LEVEL A2: A NEW CAR
THERE IS AN OPTION FOR YOU TO TRANSLATE ALL THE TEXT
IN YOUR LANGUAGE (Top right > Select language > Click on the flags).
- Picking up the car
- I have to be there…
- I still have to decide.
- What are your options?
- They are both nice
- Which one?
- I think I’ll go for…
- It looks better
- A calming colour
- On the outside
- Not going to benefit me
- What was I thinking?
- It was a wise move
- Saved yourself some money
- It was Polly’s idea
- She’s more frugal
- CD player
- To tell me about
- Has less miles
- Comfortable seats
- Comfort is more important
- To suppose
- What is the steering like?
- Much better steering
- They are the same model
- You’ve made your decision
- To make a decision
LESSON 24 DIALOGUE
– A New Car –
Learn English – Lesson 24 – A New Car
David: What time are you picking up the car?
Jeff: I have to be there at 11:30. I still have to decide which colour I want.
David: What are your options?
Jeff: Well, I’m stuck between a red one and a blue one. They are both nice colours.
David: Which one do you think you’ll go for?
Jeff: I think I’ll go for the blue one. It looks better in the sun.
David: Blue is supposed to be a calming colour.
Jeff: Well, the colour is on the outside so it’s not going to benefit me, is it?
David: Oh, of course, what was I thinking? It was a wise move buying a second-hand one. You saved yourself some money.
Jeff: It was Polly’s idea really. She’s more frugal than I am.
David: How old is the car?
Jeff: The red one is 10 years old and the blue one is 8 years old.
David: Which one has the hi-tech CD player that you told me about?
Jeff: That’ll be the red one but the blue one has less miles and more comfortable seats.
David: I suppose comfort is more important. What is the steering like?
Jeff: The blue one has much better steering even though they are the same model.
David: Well it sounds like you’ve made your decision! I’m looking forward to seeing it!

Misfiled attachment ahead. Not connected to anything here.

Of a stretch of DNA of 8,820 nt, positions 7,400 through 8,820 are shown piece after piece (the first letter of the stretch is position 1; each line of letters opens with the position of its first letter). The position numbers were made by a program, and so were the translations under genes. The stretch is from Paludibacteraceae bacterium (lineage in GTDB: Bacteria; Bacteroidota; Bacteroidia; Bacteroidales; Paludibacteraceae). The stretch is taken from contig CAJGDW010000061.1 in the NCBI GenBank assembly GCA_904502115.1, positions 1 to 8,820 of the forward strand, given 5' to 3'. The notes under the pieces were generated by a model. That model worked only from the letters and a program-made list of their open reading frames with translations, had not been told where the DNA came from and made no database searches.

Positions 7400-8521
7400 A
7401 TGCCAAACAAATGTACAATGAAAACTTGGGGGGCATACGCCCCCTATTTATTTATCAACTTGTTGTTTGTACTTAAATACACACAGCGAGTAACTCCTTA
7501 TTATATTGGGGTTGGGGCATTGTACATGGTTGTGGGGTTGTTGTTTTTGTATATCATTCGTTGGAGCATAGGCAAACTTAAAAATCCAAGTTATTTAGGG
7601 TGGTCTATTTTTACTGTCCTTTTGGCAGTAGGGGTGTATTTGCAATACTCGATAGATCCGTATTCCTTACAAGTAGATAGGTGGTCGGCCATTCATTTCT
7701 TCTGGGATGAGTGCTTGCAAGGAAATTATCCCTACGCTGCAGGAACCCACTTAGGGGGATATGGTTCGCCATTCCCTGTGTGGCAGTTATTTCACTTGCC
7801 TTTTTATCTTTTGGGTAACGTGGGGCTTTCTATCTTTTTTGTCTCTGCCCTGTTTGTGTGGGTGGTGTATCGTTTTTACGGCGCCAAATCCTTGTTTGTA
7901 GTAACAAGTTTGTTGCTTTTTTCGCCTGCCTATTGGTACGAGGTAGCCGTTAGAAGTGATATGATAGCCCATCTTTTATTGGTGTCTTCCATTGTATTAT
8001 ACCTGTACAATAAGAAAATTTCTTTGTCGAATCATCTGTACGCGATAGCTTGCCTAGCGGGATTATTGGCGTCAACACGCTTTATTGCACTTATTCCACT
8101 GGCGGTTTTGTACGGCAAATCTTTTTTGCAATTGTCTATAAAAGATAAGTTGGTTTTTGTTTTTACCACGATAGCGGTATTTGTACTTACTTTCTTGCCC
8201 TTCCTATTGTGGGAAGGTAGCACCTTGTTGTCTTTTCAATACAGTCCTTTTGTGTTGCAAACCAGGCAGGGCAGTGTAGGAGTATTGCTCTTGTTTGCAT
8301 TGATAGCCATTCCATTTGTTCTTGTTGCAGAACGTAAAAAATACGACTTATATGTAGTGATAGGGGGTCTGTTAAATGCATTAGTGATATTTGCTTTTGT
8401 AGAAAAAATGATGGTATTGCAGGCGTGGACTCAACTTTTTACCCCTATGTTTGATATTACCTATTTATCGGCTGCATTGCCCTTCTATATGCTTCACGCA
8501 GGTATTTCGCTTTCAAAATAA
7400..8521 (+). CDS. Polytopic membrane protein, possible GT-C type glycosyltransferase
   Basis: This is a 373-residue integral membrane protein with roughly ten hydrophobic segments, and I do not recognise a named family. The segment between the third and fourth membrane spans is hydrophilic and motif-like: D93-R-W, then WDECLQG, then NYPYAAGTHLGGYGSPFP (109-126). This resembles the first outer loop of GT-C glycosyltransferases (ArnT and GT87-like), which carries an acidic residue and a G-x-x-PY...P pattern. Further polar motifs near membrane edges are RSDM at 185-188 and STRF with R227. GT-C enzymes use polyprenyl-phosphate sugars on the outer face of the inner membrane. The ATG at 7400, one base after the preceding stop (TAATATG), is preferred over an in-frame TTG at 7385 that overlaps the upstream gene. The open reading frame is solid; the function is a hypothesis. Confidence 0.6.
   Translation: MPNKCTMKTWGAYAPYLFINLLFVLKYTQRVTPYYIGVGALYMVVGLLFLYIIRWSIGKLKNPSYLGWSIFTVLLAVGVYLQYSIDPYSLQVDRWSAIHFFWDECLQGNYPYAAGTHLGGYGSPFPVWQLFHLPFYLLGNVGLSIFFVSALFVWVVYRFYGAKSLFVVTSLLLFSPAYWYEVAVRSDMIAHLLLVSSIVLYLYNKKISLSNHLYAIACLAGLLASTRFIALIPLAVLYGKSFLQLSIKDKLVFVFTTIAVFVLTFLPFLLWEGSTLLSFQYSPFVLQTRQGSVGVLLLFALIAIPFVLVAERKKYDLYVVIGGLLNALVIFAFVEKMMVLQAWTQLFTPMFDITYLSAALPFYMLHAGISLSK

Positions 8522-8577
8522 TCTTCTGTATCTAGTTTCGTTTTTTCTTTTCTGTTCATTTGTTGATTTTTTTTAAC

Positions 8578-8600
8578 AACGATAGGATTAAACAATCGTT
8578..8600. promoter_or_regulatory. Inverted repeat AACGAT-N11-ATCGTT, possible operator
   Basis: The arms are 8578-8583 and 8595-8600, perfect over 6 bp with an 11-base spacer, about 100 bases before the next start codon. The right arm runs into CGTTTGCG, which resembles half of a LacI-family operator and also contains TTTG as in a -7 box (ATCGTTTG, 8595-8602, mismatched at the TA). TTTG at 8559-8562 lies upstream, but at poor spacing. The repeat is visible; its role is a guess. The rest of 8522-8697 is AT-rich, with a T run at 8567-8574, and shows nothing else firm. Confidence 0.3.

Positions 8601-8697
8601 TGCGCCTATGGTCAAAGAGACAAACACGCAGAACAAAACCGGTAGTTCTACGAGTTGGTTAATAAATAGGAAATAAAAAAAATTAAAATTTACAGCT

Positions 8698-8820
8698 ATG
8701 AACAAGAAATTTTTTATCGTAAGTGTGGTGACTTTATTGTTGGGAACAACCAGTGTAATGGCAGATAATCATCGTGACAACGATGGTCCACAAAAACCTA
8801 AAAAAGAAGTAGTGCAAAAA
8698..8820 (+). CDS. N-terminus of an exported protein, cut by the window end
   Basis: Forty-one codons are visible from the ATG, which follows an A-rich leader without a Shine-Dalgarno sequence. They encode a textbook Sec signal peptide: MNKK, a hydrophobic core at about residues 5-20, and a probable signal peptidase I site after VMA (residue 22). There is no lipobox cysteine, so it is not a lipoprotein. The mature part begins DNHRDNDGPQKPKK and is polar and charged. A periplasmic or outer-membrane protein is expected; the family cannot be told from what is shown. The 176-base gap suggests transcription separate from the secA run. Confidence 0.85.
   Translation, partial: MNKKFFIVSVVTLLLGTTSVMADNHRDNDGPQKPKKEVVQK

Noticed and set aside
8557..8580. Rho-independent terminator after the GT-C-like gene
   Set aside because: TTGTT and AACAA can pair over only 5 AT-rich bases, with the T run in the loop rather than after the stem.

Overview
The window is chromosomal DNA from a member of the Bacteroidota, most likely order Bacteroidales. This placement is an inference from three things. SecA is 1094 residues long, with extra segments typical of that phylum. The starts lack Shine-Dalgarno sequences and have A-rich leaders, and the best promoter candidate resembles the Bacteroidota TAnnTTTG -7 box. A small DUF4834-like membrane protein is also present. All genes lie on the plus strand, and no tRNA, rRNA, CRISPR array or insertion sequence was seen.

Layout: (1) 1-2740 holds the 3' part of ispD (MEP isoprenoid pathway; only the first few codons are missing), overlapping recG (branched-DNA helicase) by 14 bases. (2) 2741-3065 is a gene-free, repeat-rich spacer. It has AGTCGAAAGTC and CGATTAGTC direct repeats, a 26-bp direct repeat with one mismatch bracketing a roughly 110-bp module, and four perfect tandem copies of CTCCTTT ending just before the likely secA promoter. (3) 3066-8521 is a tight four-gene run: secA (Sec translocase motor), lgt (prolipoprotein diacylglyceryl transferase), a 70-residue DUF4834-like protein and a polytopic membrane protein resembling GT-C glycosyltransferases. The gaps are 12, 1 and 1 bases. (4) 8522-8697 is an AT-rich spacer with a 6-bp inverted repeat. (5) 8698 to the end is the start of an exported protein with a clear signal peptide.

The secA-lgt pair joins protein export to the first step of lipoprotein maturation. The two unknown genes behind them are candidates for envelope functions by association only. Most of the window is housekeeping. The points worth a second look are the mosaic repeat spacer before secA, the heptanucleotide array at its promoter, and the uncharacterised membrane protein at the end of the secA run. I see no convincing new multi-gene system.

Facts: In November 1881, French inventor Gustave Trouvé demonstrated a working three-wheeled car powered by electricity at the International Exposition of Electricity in Paris.
COMPREHENSION QUIZZES (3 TO COMPLETE)
Interactive Video Comprehension Quiz 1:
Summary Statements Comprehension Quiz 2:
Drag and Drop Quiz 3:
GRAMMAR PRACTICE – RELATIVE PRONOUNS: WHAT, WHICH OR HOW
Remember the relative pronouns we have seen so far: What? and Who?
What are you saying?
Who is he?
We also saw the structures What is … like? and What are… like?
What is Jeff like?
Other uses of What
The pronoun what can be used to ask many questions before a name:
What kind of..?
What type of…?
What sort of…?
What time is it?
What time do you get up?
What kind/sort/type of car do you want?
What day is it today?
What size is your jumper?
What colour is your hair?
Notice that to ask about the day and the time, we use the pronoun it.
When we use Which + name we are asking for a specific person or thing.
Which computer did you buy?
Which teacher do you prefer?
When which is not accompanied by a name, it can only apply to things, not people.
Which is better – a village or a city?
If we ask for a person without using the name, we use who.
Who is better – Jeff or Karen?
The difference between What and Which
We use which when we have more or less a small number of options to choose from:
I can study Literature or Maths. Which subject do I choose?
There are 3 dishes. Which dish do you want?
We use what when you do not have a specific number of options to choose from:
What’s your name?
What’s your favourite colour?
Let’s compare these examples so you can see the difference more clearly:
Which country do you prefer – Bulgaria or Japan?
What country do you prefer?
The pronoun how usually implies the description of things. In English these questions are often created with the verb to be.
|How much…?||How much is the bag?|
|How big…?||How big is the box?|
|How tall…?||How tall are you?|
|How old…?||How old are you?|
|How far…?||How far is it from London to the beach?|
|How often…?||How often do you go to the gym?|
|How long…?||How long have you been in Paris?|
|How fast…?||How fast is the earth moving?|
How often it is accompanied by an adjective and an adverb to specify exactly what we expound.
How are you?
|How long does it take to…?|
|How long did it take to…?|
|How long will it take to…?|
|It takes||A month, A long time, A week (…)||To…|
|It will take|
|It doesn’t take||Long||To…|
|It didn’t take|
|It won’t take|
How long does it take to learn English?
It takes a long time.
When we want to mention the person who conducts the activity, it must be included in the structure that follows:
|How long does it take me to…?|
|How long does it take you to…?|
|How long does it take him to…?|
|How long does it take her to…?|
|How long does it take us to…?|
|How long does it take you to…?|
|How long does it take them to…?|
|It takes me… to…|
|It takes you… to…|
|It takes him… to…|
|It takes her… to…|
|It takes us… to…|
|It takes you… to…|
|It takes them… to…|
How long does it take you to complete the exercises?
It doesn’t take me long.
How long will it take you to read the book?
It won’t take me long.
- Related Pronunciation Video Lesson and interactive exercise(s): Consonant Sound /ʒ/